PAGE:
Still, eyebrow-raising goings-on appear to have been standard at Glock. After the attempt on Gaston Glock's life, an internal investigation conducted at his instruction turned up documents apparently showing that a Glock affiliate in Panama helped in 1995 to start a bank called Unibank Offshore in the Turkish Republic of Northern Cyprus. Unibank's co-founder was an alleged money launderer named Hakki Yaman Namli.
In the U.S., Jannuzzo and another former Glock executive, Peter S. Manown, have claimed that for years they distributed company funds to their wives and Glock employees with the understanding that the money would be donated to congressional candidates—an apparent violation of U.S. election law. The ex-executives, who say they acted with Gaston Glock's approval, have estimated the total amount in the hundreds of thousands of dollars. Buttressing this allegation are ledger entries and cancelled checks. Guevara, the company lawyer, said: "Glock has never authorized, and would never authorize, any act that would violate U.S. campaign finance laws."
Glock's political and public relations activities in the U.S. sometimes have tended toward strangeness. Internal records show payments of thousands of dollars a month over several years to a gun industry lobbyist named Richard Feldman. In interviews, Feldman says that at Gaston Glock's request he spent some of the money in 1999 and 2000 to arrange U.S. appearances by Jörg Haider, then the leader of Austria's anti-immigrant, far-right Freedom Party. Glock has been described in Austria as a political supporter of Haider, although the arms maker has sued both an Austrian newspaper and a politician there for making that claim. The arrangements Feldman says he worked on included Haider's attendance at a January 2000 banquet in New York honoring the birthday of slain civil rights leader Martin Luther King Jr. The King dinner, sponsored by the Congress of Racial Equality, received media coverage because Hillary Clinton criticized her then-rival for a New York Senate seat, Rudolph Giuliani, for attending the celebration Haider present.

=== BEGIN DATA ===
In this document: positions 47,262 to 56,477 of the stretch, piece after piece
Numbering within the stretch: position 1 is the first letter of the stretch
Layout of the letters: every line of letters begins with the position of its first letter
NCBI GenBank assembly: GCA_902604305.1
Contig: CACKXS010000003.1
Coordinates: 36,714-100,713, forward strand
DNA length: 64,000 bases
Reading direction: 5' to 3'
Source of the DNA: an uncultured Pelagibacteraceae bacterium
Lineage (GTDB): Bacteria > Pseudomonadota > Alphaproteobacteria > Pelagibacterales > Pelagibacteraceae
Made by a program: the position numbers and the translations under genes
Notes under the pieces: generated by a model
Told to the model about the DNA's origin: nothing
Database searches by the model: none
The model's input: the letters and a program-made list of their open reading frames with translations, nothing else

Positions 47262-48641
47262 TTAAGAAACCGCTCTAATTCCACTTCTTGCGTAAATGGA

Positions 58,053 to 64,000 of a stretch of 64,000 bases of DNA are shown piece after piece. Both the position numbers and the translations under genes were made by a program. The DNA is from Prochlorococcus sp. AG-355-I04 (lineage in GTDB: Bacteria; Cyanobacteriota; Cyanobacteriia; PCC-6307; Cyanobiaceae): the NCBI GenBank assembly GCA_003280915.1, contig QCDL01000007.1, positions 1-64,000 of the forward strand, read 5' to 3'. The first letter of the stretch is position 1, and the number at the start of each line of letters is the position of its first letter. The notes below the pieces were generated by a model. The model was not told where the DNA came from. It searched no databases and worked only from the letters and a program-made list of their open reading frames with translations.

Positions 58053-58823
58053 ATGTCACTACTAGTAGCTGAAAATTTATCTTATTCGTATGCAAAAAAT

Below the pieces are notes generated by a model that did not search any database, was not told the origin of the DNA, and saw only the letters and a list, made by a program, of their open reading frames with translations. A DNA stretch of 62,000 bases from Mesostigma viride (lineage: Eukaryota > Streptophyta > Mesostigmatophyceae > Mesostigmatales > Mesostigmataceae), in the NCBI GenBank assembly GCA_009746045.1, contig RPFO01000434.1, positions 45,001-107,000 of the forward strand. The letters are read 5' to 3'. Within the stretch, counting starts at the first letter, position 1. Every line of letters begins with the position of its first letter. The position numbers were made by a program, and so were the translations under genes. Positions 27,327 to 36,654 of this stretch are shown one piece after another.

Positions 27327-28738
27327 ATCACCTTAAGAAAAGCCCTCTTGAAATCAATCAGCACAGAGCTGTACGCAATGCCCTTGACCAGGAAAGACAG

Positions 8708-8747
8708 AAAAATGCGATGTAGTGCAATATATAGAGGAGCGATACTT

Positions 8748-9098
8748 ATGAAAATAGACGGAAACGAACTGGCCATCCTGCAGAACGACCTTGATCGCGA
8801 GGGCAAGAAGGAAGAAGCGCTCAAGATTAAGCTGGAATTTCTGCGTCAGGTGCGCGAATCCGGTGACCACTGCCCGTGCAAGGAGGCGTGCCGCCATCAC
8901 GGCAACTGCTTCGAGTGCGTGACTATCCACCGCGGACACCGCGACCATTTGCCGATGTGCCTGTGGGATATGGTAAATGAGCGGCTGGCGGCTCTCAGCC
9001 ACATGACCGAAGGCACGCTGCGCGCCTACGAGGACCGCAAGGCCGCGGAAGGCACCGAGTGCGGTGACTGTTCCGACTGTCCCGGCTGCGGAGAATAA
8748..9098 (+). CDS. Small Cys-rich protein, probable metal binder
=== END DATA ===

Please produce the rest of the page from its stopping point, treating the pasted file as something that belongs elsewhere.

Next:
Before he died in a car accident last year, Haider stirred controversy, according to media reports, for praising the "character" of elite Nazi SS troops and the "employment policy" of Adolph Hitler. "Glock urged me to help Haider overcome some of the [image] problems," says Feldman. The lobbyist says he thoroughly researched the situation to satisfy himself that neither Glock nor Haider ever supported the Nazi cause. "There were loose statements [by Haider] that were blown out of proportion," he says.